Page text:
I believe I have awakened again with the spin of liminal fever shedding sweat into bedsheets—an endless taxonomical investigation of what makes me human, and what comprises consciousness. I couldn’t be sure that it was me who believes he has awakened, or the inverse of me, careening in from the future to adopt this body, and listen to its heart, and listen to its mind. A remembrance of having been here before, of having explored the answers to long-shelved questions of identity. Of having found that inside the apple there were but seeds. And I must either scatter them, tend them, nourish them and wait half a lifetime to pick another, or swallow it to the stem and banish myself to the wilds. For once there, knowledge comes quickly, or it cedes to death. In gulping for air and gulping for fruit I am nothing if not famished. Barren of substance, mercifully weightless to the point where the earth, to its magmatic core, cannot hold this spirit any longer. And I shall inhabit the memory of an apple once eaten. And vanished. Or transformed so brutally and altogether that no remnant of its nature is retained.
And haunt. Ghosting from birch to beech, wafting along the ragged lisp of chemical alarums, I see now what I was missing. The whole organic network of floral communication that speaks to the wrens and beckons the bees who magnetically pilfer screaming nectar so obsessively they fail to acknowledge the clinging reach of pollen decorating their spindly barbs of limbs. Whisk back to the hive, aloft on the wind, who, while she calumniates flight as avaricious guardian of her wingless domain, surreptitiously dusts and separates these beaded spores and wends them gently back to fertile earth. The clouds weep a deluge of loss, unaware their grief alone now will spur resurrection. But when the flower awakes, will she remember who she was? Can she have forgotten the journey that delivered her, the debt owed to the magnanimous authorial narrative writ by happenstance, and cured in inevitability? Will she look upon the future of herself by revealing her past, the past that dreamt of luring curt and bustling insects to spend a reposed moment in the cushion of her petals? I cannot question why she cannot question her own inclinations and motivations, belching new blossoms with each stroke of the sun. But ripe, yellow and fulsome her peacock display, unveiled and unanonymous to the nearby forest—a taunting to the tiller, a haunting to the villain, the crush of tiny sneakered steps and a child’s tear at the chest of the stem, cleaving heart from heath, heather from tether, art-weaver and killer, a blonde musket ball of a child. Jimothy Ribbons, bulked in diaper and trainers and nothing more. With a fist clotted with viscous snot, he brashly snatches a bouquet and greets it nose-first, sniffling in the horrified screams of agony which smell to him of sugary grape soda along with the teasing dribble of salted mucous oozing like caramel to his lips.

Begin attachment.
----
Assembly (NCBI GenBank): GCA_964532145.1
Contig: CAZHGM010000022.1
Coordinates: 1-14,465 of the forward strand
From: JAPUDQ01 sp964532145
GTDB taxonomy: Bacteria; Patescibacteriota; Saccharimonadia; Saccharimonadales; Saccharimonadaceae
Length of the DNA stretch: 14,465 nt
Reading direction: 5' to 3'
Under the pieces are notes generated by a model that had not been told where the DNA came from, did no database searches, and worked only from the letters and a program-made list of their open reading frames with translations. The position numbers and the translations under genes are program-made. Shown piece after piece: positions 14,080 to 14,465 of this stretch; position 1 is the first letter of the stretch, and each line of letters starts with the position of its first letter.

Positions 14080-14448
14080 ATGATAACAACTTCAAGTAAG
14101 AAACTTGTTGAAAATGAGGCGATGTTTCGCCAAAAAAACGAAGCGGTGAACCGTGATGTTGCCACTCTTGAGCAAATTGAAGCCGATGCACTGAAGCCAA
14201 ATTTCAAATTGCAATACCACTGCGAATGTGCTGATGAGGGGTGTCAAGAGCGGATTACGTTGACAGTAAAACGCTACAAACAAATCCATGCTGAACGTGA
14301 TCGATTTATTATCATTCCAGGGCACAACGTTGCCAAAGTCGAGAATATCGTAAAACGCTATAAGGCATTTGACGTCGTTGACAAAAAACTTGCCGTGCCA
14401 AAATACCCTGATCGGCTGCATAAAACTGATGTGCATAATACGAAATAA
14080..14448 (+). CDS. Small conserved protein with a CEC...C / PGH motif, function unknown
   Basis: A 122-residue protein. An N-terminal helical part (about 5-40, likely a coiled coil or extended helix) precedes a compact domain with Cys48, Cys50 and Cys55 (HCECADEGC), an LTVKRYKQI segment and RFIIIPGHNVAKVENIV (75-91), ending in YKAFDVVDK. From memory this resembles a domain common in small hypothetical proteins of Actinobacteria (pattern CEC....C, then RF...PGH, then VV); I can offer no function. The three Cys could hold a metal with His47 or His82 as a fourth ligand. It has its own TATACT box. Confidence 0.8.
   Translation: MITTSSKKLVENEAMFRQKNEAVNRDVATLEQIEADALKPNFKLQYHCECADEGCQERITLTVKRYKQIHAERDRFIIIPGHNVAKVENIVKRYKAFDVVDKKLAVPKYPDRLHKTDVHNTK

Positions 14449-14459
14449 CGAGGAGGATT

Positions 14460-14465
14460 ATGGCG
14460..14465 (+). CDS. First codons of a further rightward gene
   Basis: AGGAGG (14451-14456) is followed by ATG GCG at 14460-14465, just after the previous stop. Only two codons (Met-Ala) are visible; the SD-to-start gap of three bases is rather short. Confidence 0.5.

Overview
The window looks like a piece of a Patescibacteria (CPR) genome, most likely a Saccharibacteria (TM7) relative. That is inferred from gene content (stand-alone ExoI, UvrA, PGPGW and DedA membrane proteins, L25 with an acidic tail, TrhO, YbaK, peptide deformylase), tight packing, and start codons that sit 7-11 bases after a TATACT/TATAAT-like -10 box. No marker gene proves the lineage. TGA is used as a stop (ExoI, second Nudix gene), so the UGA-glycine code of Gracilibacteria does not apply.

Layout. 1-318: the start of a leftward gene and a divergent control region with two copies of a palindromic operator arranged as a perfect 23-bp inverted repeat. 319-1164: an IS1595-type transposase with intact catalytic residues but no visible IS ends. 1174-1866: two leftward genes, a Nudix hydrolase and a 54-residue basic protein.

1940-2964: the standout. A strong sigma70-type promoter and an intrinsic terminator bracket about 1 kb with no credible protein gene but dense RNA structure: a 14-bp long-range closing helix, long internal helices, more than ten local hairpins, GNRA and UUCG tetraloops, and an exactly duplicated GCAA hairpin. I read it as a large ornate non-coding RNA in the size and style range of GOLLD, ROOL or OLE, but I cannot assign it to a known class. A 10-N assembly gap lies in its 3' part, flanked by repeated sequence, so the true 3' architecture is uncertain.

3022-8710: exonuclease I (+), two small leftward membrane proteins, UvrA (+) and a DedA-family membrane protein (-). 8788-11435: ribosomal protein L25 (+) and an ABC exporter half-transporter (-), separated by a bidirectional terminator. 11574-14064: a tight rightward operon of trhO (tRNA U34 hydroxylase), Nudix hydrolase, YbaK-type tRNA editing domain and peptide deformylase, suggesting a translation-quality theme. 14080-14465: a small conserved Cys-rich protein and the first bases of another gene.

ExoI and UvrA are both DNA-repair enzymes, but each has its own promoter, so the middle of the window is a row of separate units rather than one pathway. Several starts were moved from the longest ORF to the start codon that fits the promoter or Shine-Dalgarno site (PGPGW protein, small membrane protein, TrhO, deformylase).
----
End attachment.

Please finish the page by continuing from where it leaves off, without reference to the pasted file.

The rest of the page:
He pauses thus a moment. Remembers a tiny plastic barrel of corn-syruped purply elixir found abandoned and almost empty in an autumn leaf pile verging a curb. Remembers mommy, and stands up defiantly, pissing himself a little and callously crumbling the petals in his pudgy hand, feeling them compress into tiny beads which he watches fall life-crested to the earth. And runs away.